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VP Racing Fuels - Dirt Bike Oil: 2-Stroke vs. 4-Stroke 1

What oil is really right for your application? The crew from VP Racing Lubricants have some insight.

VP Racing Fuels - Dirt Bike Oil: 2-Stroke vs. 4-Stroke

Dirt Bike Oil: 2-Stroke vs. 4-Stroke

How to Choose the Right Oil For Your Dirt Bike

There's a size-able difference between 2-stroke vs. 4-stroke dirt bike oil, but choosing the right one for your needs is relatively simple once you understand the characteristics of each. To begin with, engine oil for dirt bikes is similar in one regard to the oil used in cars: each manufacturer has specific recommendations. In other words, different engines call for different engine oil. It’s vitally important that you follow the recommendations of the manufacturer. After all, they built your dirt bike and know exactly what it needs to maintain peak performance. Failing to follow the owner’s manual can not only affect performance but also lead to costly repairs.

So, what is the best dirt bike oil? What are the differences between 2-stroke oil and 4-stroke oil? We turned to an industry expert, Michael Goldman, to help answer our questions. Goldman is the VP of Sales for Maverick Performance Products. Maverick is a leading marketer and manufacturer of automotive, commercial, and industrial lubricant products with its headquarters based in Chandler, Arizona. Additionally, they’re one of the fastest-growing companies in the U.S. petroleum marketplace.

2-Stroke vs. 4-Stroke Engine

Before we dive into engine oils, we should briefly discuss 2-stroke vs. 4-stroke engines. As Goldman explains, “A stroke is a motion of a piston, meaning a two-stroke engine has two different motions of the piston. A four-stroke has four positions during the combustion cycle.” When it comes to 2-stroke dirt bike engines, Goldman says, “They use either a premixed fuel/oil combination or a system that injects the oil into the combustion chamber to mix with the fuel.” Another key point according to Goldman is that “Two-strokes [engines] generally make both more power higher in the RPM range and accelerate faster. A four-stroke makes more torque down low, which allows for higher gearing and more top-end speed.”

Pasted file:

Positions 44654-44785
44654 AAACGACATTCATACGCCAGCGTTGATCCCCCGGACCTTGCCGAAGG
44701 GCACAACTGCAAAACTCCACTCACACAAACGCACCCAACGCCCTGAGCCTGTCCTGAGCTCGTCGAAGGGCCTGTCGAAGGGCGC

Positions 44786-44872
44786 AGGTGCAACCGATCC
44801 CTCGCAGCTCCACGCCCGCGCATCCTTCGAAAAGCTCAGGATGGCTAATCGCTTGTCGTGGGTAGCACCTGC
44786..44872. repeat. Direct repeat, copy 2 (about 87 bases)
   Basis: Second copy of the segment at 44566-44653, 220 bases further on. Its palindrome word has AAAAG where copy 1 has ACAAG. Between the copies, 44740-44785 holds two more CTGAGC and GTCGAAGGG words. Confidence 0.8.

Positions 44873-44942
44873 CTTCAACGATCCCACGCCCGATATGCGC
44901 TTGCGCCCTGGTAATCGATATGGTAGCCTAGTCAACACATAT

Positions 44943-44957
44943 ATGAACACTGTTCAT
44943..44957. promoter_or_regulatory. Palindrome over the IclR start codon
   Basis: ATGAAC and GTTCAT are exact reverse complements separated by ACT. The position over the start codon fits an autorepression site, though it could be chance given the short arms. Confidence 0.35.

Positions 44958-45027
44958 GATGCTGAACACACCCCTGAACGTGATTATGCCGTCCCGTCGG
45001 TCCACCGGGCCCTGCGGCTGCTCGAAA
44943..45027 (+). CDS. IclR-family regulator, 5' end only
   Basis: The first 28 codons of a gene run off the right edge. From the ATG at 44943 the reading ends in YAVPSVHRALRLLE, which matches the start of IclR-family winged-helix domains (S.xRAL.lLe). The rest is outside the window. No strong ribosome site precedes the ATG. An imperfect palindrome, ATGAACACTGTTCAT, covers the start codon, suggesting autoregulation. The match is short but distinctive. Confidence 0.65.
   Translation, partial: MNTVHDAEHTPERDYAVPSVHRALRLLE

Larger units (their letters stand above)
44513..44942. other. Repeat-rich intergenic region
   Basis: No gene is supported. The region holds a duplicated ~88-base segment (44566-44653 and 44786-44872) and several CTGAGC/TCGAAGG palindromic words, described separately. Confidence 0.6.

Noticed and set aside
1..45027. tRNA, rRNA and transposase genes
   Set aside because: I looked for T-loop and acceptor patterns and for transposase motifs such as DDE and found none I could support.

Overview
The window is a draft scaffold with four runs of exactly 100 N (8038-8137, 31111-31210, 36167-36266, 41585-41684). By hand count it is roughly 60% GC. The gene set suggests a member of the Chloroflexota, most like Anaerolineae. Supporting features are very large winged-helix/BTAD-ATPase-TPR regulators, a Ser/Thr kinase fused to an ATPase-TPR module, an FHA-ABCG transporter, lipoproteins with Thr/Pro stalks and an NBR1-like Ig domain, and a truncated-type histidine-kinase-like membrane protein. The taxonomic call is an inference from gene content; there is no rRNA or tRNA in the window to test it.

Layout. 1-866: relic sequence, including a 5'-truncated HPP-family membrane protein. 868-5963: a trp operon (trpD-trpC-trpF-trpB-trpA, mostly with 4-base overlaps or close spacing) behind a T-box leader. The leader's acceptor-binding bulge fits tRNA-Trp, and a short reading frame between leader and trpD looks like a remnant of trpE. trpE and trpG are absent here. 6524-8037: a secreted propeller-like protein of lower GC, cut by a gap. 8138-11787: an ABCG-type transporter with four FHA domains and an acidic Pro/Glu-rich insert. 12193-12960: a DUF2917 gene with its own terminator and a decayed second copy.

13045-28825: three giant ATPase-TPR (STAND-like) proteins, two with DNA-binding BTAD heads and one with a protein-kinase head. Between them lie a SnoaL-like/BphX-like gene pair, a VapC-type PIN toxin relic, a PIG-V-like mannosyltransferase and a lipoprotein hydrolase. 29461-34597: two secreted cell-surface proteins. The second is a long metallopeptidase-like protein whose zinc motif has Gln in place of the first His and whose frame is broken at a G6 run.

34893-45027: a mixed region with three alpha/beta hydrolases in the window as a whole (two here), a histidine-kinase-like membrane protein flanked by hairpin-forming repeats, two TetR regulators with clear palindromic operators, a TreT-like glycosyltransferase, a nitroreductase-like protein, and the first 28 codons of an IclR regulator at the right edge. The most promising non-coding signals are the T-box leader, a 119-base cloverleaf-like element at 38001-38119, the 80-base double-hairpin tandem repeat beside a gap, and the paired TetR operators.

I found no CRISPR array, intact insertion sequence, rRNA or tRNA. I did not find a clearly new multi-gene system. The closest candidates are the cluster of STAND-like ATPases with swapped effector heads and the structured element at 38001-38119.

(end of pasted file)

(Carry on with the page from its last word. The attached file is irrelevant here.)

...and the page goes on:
Furthermore, dirt bike engines typically operate at or above 50% of their maximum revs, while a street motorcycle engine lives in the quarter-throttle range.

2-Stroke vs. 4-Stroke Oil

Let’s break down the differences between 2-stroke vs. 4-stroke dirt bike oil. As has been noted, 2-stroke dirt bike oil lubricates engine components by either mixing with the fuel or by spraying during the combustion process. Therefore, the oil contains components that promote its combustion. However, “A 4-stroke engine uses oil that flows from the crankcase to lubricate the engine components, and then comes back to the crankcase,” Goldman notes, “and the oil circulates without being burned,” he adds.

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Weight classification is another key difference. Two-stroke engine oil is a single viscosity (weight) oil with very few additives. They design those few additives to burn as cleanly as possible. Goldman points out that they rate 2-stroke oil by JASO specifications. Those specs have a viscosity requirement that the oil needs to meet. VP’s Powersports X2 engine oils meet the newest JASO-FD specifications.

In contrast with 2-stroke oil, Goldman tells us, “4-stroke engine oil has a lot of different additives and long-chain polymers to give it the multigrade ratings.” For example, 10w-40 and 10w-50. He goes on to say of 4-stroke oil that “it has corrosion inhibitors in addition to detergents that hold particles in suspension until you drain the oil, as well as other requirements.”

In case you’re wondering what might happen if you mix the two, Goldman warns that using a 4-stroke oil in a 2-stroke engine can not only disrupt combustion but also cause smoke formation and engine degradation.